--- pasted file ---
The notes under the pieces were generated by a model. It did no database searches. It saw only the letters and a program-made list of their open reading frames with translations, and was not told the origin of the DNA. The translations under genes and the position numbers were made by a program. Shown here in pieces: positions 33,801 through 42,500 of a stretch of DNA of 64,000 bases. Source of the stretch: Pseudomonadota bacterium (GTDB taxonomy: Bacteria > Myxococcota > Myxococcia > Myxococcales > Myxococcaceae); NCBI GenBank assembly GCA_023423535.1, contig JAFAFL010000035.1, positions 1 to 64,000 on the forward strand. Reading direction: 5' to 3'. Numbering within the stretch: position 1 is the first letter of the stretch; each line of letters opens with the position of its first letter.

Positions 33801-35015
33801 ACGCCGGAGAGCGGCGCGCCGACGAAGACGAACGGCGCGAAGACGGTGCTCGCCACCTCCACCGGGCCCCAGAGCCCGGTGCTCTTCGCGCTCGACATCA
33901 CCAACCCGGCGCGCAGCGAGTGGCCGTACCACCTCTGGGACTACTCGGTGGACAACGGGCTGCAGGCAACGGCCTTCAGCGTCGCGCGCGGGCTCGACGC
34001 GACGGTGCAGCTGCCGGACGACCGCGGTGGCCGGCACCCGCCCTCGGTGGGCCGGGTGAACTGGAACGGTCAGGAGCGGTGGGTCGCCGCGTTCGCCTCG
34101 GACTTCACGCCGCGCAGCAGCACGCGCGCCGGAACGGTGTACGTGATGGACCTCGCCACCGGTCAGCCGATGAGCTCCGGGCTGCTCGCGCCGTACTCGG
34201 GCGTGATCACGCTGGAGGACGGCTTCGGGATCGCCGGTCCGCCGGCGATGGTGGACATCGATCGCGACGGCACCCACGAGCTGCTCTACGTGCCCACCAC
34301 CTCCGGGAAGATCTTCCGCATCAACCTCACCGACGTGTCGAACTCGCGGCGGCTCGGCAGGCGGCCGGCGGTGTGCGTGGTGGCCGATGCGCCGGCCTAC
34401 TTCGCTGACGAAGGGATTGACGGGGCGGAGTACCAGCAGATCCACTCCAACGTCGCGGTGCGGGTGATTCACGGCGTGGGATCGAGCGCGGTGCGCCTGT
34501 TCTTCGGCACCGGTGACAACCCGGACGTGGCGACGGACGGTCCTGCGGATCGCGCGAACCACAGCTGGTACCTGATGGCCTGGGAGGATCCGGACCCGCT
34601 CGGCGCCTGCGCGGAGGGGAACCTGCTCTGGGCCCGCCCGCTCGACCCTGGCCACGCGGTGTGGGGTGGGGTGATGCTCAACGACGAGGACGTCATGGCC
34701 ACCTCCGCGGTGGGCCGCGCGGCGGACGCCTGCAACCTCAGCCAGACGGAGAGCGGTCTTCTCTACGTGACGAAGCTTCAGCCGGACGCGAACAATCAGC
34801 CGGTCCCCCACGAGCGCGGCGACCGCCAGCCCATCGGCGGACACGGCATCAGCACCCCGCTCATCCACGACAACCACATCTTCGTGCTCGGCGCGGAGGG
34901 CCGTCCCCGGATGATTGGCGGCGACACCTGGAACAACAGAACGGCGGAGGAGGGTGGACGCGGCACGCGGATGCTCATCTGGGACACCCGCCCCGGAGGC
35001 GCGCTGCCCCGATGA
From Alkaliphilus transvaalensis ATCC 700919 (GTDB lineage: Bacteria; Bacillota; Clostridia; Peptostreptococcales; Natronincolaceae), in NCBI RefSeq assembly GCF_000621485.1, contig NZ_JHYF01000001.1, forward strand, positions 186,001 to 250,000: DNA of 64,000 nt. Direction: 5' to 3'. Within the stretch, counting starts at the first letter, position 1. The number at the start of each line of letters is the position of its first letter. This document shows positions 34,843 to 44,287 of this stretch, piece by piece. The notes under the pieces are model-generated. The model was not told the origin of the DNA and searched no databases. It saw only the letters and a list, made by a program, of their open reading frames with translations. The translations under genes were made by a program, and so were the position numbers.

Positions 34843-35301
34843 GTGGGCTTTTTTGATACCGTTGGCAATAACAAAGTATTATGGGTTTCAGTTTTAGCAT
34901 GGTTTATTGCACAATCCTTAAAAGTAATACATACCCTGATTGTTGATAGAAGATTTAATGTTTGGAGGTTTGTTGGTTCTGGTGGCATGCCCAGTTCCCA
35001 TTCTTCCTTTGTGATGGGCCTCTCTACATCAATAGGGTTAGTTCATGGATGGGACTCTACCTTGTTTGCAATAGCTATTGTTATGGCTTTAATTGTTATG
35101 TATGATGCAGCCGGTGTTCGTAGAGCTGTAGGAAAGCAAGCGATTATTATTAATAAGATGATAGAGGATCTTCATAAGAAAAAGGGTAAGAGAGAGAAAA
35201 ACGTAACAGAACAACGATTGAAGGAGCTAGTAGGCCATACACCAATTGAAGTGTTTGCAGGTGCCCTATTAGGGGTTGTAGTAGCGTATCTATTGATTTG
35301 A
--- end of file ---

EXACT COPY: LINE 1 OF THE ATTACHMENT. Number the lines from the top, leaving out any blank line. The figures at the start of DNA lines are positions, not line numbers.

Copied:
The notes under the pieces were generated by a model. It did no database searches. It saw only the letters and a program-made list of their open reading frames with translations, and was not told the origin of the DNA. The translations under genes and the position numbers were made by a program. Shown here in pieces: positions 33,801 through 42,500 of a stretch of DNA of 64,000 bases. Source of the stretch: Pseudomonadota bacterium (GTDB taxonomy: Bacteria > Myxococcota > Myxococcia > Myxococcales > Myxococcaceae); NCBI GenBank assembly GCA_023423535.1, contig JAFAFL010000035.1, positions 1 to 64,000 on the forward strand. Reading direction: 5' to 3'. Numbering within the stretch: position 1 is the first letter of the stretch; each line of letters opens with the position of its first letter.